Sympathy for the Trolls

I once spent some time in Florida during Major League Baseball’s spring training. It’s a time when many young players from the top of the minor leagues (“Triple A ball”) get a shot at breaking into the majors. In what had to be an exciting moment for them, they would get placed into the lineup alongside established pros for a few innings or maybe even a few games.

What I most remember about those games was the clutch of paunchy middle-aged and older guys who sat in the bleachers and shouted abuse when the tryouts would have a bad moment on the field (e.g., “You suck!”, “Go back to Tidewater!”, “You ain’t major league, kid!”). For those of you who are not baseball fans, it is worth noting that someone who is talented enough to play Triple A baseball and who gets even a failed tryout with a major league team has gone farther in the game than 99% of the myriad little leaguers who dream of a professional baseball career. This observation would certainly have applied to the gang of fat critics screaming at the young players from the stands, who might between them have been able to muster up a few stories of their glory days on the junior varsity team in seventh grade.

I thought of those guys when I watched celebrities reading mean tweets directed at them:

Our natural impulse is to feel sorry for people who are subjected to the torrent of abuse that new technology enables; the victims themselves may feel understandable hurt and rage. Many of them are not celebrities who can insulate themselves with handlers. They might just be a high school kid who plays on the basketball team or won a scholarship or organized a successful prom.

As they deal with their pain, it may be helpful for the victims to reflect upon the misery of the people who take the time to send them hateful tweets or eviscerate them on websites. Many people desperately wanted to someday become a pro athlete or beloved stand-up comedian or famous scientist or gorgeous movie star or respected television commentator or rock-and-roll legend or even just the kid who could organize a successful prom. But it didn’t work out for them. And every day of their lives, via the very technology that is their tool of attack, they see other people living the dream that fate denied them.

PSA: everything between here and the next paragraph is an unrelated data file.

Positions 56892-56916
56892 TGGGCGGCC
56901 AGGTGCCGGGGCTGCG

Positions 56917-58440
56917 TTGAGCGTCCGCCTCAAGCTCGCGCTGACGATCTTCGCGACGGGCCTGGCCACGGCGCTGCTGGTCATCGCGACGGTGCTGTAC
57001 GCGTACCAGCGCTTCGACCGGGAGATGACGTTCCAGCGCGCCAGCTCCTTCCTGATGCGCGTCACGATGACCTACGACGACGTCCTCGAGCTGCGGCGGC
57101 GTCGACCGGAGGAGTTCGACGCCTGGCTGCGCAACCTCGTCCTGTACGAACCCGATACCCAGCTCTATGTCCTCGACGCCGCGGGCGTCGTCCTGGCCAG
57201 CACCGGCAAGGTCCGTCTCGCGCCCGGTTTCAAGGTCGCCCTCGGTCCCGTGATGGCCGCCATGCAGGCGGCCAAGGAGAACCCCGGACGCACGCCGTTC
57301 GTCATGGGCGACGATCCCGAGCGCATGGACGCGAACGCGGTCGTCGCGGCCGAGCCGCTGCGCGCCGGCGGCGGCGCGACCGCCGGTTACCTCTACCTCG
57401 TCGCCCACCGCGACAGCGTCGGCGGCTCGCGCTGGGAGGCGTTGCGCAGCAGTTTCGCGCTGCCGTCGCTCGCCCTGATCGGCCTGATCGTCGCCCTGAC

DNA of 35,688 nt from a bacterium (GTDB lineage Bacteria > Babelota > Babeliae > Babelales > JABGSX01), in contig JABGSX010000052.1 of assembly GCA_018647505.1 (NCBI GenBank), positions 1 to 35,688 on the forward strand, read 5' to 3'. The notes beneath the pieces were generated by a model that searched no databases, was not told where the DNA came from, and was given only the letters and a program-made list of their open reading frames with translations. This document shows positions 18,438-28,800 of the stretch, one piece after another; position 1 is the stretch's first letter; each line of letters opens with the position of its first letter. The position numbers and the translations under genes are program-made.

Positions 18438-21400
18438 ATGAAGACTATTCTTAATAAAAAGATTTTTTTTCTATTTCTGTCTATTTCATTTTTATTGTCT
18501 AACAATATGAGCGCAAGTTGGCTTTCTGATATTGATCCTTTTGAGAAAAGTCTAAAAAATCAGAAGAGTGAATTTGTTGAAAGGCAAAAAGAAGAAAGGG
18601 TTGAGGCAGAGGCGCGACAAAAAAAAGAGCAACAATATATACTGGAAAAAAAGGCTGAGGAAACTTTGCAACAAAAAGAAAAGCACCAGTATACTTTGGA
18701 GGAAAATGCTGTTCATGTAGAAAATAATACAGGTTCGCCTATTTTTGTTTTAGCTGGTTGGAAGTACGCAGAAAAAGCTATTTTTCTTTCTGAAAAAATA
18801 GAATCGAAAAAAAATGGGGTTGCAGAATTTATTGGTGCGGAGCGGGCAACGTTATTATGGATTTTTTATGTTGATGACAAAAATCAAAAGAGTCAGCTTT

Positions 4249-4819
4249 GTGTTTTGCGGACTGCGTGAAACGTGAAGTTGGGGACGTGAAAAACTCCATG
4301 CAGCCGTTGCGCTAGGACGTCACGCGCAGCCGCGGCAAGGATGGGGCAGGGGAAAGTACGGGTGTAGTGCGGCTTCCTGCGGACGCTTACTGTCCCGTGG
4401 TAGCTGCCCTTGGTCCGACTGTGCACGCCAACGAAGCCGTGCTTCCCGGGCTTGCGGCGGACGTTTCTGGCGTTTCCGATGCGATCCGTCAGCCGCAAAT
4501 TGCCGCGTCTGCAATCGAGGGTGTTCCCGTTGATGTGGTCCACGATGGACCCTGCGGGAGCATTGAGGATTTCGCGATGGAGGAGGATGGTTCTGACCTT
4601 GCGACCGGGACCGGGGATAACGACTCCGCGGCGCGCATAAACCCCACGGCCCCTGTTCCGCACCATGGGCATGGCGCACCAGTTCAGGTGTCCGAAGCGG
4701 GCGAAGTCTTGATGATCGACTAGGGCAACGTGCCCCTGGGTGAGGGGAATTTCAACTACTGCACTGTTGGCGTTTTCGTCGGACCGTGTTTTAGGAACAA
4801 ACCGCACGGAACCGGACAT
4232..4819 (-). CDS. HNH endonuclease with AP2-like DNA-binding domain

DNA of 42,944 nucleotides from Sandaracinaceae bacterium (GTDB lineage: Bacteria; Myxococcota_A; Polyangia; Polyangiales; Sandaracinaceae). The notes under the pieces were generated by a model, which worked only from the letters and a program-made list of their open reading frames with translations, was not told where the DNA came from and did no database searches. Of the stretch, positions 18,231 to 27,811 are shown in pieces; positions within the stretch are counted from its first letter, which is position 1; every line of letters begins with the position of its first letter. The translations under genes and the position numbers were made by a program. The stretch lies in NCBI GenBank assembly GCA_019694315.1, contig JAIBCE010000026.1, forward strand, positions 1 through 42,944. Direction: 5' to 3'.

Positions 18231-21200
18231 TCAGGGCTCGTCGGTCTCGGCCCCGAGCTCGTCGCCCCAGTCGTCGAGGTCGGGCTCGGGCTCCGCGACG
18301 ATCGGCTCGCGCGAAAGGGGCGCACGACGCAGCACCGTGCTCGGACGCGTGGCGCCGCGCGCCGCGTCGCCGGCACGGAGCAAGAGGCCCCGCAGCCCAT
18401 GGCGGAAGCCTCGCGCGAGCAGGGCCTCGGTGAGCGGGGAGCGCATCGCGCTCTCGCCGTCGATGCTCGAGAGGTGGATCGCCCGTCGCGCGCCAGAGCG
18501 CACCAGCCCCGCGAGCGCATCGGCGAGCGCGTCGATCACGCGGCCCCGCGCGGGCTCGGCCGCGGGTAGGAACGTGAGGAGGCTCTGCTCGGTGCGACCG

New technology allows such people a chance to lash out in ways they never could before, and it’s wrong of them to do that. But it’s also pretty pathetic. If they come after you, it probably means you are more successful and a lot happier than they are, and that should be vengeance enough for you if you need that. It’s emotionally and spiritually challenging, but if you are victimized in this way, try to feel some sympathy for your attackers, who are sitting in mom’s basement or wherever day after day, brooding over life’s disappointments and raging impotently on their keyboards at complete strangers. That’s truly a life to be pitied.

Comments

  1. JMG says

    Dear Mr. Humphreys: Over 70 years ago, the sportswriter Grantland Rice wrote a poem (imagine an era when poems were on the sports page!) Its title: “They Never Boo a Bum.”

  2. James Wimberley says

    In the good old days, the mean-spirited would pump up and vent their spite in malicious gossip at the water-cooler or bar or communal laundry. In a way this could do more damage by excluding the victim from a community, which Facebook is not. The most damaging online abuse is I suppose linked to such old-fashioned communal bullying, which it amplifies, as of outsider teenagers in schools (LBGT, fat, nerdy, foreign, whatever).

    Question: do stronger laws against hate speech (Europe) and libel (UK) have any restraining effect on online garbage? Googling indicates a fair amount of legislative concern on online defamation in various places.